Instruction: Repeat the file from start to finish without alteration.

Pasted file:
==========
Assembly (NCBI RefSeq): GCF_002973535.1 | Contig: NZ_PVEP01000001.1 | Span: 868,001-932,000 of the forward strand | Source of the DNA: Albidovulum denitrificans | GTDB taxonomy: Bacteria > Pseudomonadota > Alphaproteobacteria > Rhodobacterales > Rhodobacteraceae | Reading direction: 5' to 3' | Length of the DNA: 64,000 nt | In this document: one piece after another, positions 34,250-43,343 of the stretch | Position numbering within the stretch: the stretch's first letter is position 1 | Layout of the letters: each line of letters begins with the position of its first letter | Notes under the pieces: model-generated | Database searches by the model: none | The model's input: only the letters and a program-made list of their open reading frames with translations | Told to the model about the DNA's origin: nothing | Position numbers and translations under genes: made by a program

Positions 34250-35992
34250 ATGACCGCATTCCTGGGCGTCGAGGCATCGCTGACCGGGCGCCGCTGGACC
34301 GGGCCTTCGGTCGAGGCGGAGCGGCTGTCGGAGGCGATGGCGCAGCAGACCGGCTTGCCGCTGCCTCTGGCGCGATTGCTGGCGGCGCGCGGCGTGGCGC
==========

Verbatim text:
Assembly (NCBI RefSeq): GCF_002973535.1 | Contig: NZ_PVEP01000001.1 | Span: 868,001-932,000 of the forward strand | Source of the DNA: Albidovulum denitrificans | GTDB taxonomy: Bacteria > Pseudomonadota > Alphaproteobacteria > Rhodobacterales > Rhodobacteraceae | Reading direction: 5' to 3' | Length of the DNA: 64,000 nt | In this document: one piece after another, positions 34,250-43,343 of the stretch | Position numbering within the stretch: the stretch's first letter is position 1 | Layout of the letters: each line of letters begins with the position of its first letter | Notes under the pieces: model-generated | Database searches by the model: none | The model's input: only the letters and a program-made list of their open reading frames with translations | Told to the model about the DNA's origin: nothing | Position numbers and translations under genes: made by a program

Positions 34250-35992
34250 ATGACCGCATTCCTGGGCGTCGAGGCATCGCTGACCGGGCGCCGCTGGACC
34301 GGGCCTTCGGTCGAGGCGGAGCGGCTGTCGGAGGCGATGGCGCAGCAGACCGGCTTGCCGCTGCCTCTGGCGCGATTGCTGGCGGCGCGCGGCGTGGCGC